One of the unfortunate points that I discovered during research for the project in the late nineties was that there was very little information available on the film, and on Saleh's generation of Arab filmmakers in general, and even less in English. The same applies to getting hold of a good copy to purchase or screen. After the conclusion of From/To, this absence of material led me to consider developing a new work that took off from that lack of archival material on Al-makhdu'un. The first stage was to conduct a video interview with the director Tawfik Saleh, and particularly an analysis of Al-makhdu'un. Excerpts of this interview, in which Saleh directly comments on the film sequences he discusses, will be included in this presentation. The other, final, stage of the work focuses on the one key change Saleh made to the film as a way to provide an opening into this historical work—both film and book—in order to introduce the new space of a contemporary perspective."
With the support of the Egyptian Film Center, and the Egyptian Embassy in Spain and the Spanish Embassy in Egypt
Online purchase: Buy your tickets here.
February 17 and 24, and March 3 and 10, at 7 pm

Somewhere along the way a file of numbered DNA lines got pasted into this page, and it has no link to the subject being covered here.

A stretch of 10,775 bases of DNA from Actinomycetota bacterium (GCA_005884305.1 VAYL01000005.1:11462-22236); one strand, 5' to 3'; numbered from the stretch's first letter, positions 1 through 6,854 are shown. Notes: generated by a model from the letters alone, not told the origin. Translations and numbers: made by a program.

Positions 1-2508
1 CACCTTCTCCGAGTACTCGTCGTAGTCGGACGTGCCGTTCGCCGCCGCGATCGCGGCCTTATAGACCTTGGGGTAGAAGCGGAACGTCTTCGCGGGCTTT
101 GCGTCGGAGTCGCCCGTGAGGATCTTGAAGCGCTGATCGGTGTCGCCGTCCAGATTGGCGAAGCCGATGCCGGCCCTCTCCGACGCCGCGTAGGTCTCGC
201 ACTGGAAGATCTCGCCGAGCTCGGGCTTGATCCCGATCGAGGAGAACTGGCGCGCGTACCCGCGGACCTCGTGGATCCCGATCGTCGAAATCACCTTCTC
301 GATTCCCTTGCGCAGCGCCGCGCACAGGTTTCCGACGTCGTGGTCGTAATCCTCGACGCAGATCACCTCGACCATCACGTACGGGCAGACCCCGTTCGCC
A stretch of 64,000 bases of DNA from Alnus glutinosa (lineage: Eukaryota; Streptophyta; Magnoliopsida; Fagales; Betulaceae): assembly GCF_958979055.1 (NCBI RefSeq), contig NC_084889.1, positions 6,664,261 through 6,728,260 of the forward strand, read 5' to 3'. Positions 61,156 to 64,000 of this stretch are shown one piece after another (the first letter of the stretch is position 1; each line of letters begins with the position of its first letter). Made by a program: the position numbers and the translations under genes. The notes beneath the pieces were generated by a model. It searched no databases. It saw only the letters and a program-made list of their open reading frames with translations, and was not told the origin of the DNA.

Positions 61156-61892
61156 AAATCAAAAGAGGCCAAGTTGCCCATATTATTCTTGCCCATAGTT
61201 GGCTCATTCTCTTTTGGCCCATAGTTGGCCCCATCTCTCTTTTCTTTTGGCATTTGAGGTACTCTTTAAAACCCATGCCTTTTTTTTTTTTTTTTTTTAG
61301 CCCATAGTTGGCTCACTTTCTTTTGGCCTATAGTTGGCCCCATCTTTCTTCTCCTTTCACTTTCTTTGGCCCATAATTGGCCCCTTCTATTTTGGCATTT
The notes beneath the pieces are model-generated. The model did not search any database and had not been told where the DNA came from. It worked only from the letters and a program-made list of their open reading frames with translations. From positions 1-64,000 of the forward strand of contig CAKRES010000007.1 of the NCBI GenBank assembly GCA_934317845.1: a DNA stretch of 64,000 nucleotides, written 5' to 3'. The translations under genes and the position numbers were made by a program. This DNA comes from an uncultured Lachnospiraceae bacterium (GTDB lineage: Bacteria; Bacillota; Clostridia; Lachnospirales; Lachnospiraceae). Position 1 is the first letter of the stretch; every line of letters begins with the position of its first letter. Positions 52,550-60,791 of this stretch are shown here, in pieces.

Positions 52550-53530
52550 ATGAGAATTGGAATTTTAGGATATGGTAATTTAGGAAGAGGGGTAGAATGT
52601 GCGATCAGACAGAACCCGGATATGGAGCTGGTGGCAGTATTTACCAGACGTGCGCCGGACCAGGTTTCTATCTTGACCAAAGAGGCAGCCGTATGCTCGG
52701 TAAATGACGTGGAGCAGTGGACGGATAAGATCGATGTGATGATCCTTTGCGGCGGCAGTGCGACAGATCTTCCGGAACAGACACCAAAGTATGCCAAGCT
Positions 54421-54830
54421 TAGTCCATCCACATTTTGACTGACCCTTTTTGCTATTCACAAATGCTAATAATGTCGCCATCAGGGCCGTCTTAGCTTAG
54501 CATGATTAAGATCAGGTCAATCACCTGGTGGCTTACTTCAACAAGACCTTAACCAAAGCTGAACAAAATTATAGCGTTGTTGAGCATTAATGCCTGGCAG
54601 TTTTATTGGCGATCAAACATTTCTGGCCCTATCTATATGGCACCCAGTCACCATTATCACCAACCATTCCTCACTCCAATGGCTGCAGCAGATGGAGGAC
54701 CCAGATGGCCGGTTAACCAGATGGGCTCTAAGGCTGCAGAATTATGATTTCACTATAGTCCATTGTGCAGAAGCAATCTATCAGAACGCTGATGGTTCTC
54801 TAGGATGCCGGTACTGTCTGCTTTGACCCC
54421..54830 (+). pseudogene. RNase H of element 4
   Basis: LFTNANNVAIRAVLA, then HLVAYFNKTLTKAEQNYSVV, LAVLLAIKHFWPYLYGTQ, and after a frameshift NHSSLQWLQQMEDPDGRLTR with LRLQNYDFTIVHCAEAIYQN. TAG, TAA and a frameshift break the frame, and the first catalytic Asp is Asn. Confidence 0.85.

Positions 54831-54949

Wednesday February 17
Introduction to the program and lecture by Fareed Armaly.
Wednesday February 24
Al-makhdu'un (The Dupes, 1972)
Set in the 1950s, this is the story of three Palestinian refugees from different generations and different perspectives who want to go to Kuwait, a city which is at the height of an oil boom and a «promised land», where they hope to find work and begin a new life. Their paths converge at Basra (Iraq), near the border.
Wednesday March 3
Al-mutamarridun (The Rebels, made in 1966, released in 1968)
A doctor who is ill is admitted into an isolated clinic in the middle of a desolate desert. Although the context seems to indicate that it is a centre for the treatment of tuberculosis, a certain ambivalence tinges everything and suggests that it may be a place for the confinement of people who are not considered healthy from the political point of view. The doctor is one of them.
Wednesday March 10
Dar al-mahabil (Fool's Alley, 1955)
A young worker buys his fiancé a lottery ticket that turns out to be the winning number. The couple desperately need money, because the young man earns very little in the bicycle workshop where he works. The girl's father, a religious man, warns his daughter that Islam prohibits games of chance and she throws the away the ticket, which is picked up by a madman. Several locals use different strategies to try to get their hands on the prize money
Wednesday March 17
Yawmiyat na'ib fi-l-aryaf (Diary of a Country Prosecutor, 1968)
Based on a homonymous novel by Tawfiq al-Hakim, this comedy of errors is presented as the diary of a young prosecutor posted in a village in Egypt. Steeped in the ideals of a European education, the prosecutor clashes with a world in which the imported legal system seems alien and incomprehensible.